For free people of color, the Republic of Texas was a rock and a hard place.
"No free person of African descent, either in whole or in part, shall be permitted to reside permanently in the Republic of Texas without the consent of Congress."
- 1836 Constitution of the Republic of Texas
Most historians believe that African American history in Texas begins with Estevanico, a North African Muslim who came to Texas with the Spanish expeditions in the 1520s. By 1792, free blacks and mulattos made up 15% of the population of Spanish Texas. Free peoples of color prospered as Mexican citizens. They owned land, built successful businesses, and married whomever they loved, regardless of skin color. However, when Mexico lost Texas, people of color lost their rights and their place.
I belong to myself now. Harriet, freed woman, 1865
Slavery In Texas
In the early 1830s, there were approximately 5,000 enslaved people living in Texas, even though the Mexican government had legally abolished it in 1829. Many people had been brought in as "indentured servants" or "contract laborers" by earlier waves of migrating Anglo American settlers clutching their new Texas land grants..
By the time Texas became a republic in 1836, slavery was an established and thriving institution that subjugated approximately 13,000 African Americans. An enslaved person’s existence in Texas was entirely dependent on the owner. On the small farms or large plantations, enslaved men, women, and children worked from "can see to can't see" plowing fields, picking cotton, sewing, and laundering and whatever other tasks they were told to do. Sometimes skilled men worked in towns as carpenters or blacksmiths while women served as cooks or housekeepers.
In 19th century Texas, an enslaved person’s place in society was clearly defined: he or she had no personal rights or freedoms. Not every African American in the Republic of Texas at that time was enslaved. However, the few hundred free blacks weren't considered equal citizens as they had been in Mexican Texas, either. Their status became even murkier and more precarious in 1840.
Citizen or Slave?
On February 5, 1840, President Mirabeau B. Lamar signed An Act Concerning Free Persons of Color which expanded the expulsion terms of the 1836 Constitution. The act reiterated that, unless Congress ruled that a petitioner could stay, all free persons of color were required to leave the state by January 1, 1842, or be sold into slavery. Further, any free person of color caught entering Texas would be arrested, jailed, and put up for public auction if a $1,000 bail wasn't paid.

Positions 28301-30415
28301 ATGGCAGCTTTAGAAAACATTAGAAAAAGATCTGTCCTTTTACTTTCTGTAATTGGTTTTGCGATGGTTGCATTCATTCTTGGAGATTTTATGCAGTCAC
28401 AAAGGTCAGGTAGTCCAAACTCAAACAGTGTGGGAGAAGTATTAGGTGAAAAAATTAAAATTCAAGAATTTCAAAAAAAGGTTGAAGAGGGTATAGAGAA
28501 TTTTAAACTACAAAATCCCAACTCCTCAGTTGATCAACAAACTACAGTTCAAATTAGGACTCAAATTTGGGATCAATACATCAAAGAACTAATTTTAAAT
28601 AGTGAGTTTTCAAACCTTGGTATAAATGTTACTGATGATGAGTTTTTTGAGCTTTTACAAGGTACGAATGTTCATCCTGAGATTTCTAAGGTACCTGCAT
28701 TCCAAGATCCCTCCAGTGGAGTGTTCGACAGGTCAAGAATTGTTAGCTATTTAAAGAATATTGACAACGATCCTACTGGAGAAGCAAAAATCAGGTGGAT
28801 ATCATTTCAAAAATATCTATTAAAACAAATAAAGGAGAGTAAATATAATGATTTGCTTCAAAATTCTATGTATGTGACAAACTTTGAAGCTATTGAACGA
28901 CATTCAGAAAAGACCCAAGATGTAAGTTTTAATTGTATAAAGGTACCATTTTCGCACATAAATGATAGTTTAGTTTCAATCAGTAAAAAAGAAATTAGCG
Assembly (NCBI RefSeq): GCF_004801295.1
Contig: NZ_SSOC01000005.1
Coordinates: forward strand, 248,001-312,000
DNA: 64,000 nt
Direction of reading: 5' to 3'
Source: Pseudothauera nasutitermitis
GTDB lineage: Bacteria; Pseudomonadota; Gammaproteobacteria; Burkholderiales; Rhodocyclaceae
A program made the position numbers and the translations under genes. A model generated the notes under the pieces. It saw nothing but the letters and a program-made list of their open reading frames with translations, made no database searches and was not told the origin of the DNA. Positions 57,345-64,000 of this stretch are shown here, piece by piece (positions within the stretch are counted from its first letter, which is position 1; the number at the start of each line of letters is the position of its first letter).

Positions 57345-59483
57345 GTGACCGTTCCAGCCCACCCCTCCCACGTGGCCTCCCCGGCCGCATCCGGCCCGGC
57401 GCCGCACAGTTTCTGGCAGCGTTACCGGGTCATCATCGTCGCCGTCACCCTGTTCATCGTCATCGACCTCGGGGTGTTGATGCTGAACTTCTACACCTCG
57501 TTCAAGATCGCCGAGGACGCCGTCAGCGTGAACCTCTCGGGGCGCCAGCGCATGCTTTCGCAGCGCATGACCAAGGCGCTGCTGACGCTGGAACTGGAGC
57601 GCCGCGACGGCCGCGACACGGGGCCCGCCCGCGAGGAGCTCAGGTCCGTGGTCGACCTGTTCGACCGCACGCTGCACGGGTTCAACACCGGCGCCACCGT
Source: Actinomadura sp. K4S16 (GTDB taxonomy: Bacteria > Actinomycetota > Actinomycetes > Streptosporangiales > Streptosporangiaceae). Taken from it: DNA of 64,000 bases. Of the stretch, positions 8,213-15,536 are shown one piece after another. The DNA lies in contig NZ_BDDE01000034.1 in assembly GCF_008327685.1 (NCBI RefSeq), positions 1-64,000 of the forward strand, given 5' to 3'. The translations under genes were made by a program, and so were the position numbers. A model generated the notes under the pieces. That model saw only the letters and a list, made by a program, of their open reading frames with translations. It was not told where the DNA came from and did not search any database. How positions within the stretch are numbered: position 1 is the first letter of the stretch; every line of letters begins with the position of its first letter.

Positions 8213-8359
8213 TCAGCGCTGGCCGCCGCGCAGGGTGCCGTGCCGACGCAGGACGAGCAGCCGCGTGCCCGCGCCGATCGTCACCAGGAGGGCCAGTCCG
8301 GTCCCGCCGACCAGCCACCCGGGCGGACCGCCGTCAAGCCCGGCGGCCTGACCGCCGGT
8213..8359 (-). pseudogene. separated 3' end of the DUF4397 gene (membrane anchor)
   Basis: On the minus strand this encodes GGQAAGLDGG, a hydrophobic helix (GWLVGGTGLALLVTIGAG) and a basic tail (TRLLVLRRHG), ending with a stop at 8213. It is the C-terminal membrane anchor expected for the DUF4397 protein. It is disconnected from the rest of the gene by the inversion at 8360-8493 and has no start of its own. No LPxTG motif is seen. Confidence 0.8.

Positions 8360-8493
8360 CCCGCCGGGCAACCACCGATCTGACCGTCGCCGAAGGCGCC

Section 5. Be it further enacted, It shall be the duty of the sheriff, upon the return of any such free person of color, upon giving six weeks' notice in some public journal, and at least four public places in his county, to expose the free person of color so returned, at public sale, to the highest bidder; and such free person of color so sold shall remain a slave for life…
Section 6. Be it further enacted, All monies arising from the sale of such free person of color, shall be paid into the country treasury, subject to appropriation by the District Court for public purposes.
This act caused an uproar among some white Texas residents who soon petitioned Congress on behalf of free black friends and neighbors. Although the Ashworth Act passed that same year allowed two free blacks to remain as citizens, the intent of the Republic's stance was clear: prove your worth or leave the state. It took a literal act of Congress for a free person of color to stay in the Republic of Texas. It didn't matter if that person was the first casualty of the Texas Revolution or one of the wealthiest real estate mavens in Houston.
Sam McCulloch, Jr.
As the saying goes, Sam McCulloch, Jr., wasn't born in Texas, but he got here as fast as he could. With his three sisters and white father, Sam Jr. settled on land along the Lavaca River in present-day Jackson County in 1835, just before the start of the Texas Revolution. Five months into his life as a free black man in Mexican Texas, Sam Jr. joined the Matagorda Volunteer Company and headed out for Goliad. On October 9, the company stormed the Mexican officers' quarters and Sam Jr. was slammed by a musket ball that permanently crippled his right shoulder. He was the only Texan wounded in the battle. That injury earned Sam McCulloch, Jr., a place in history as the first casualty of the Texas Revolution.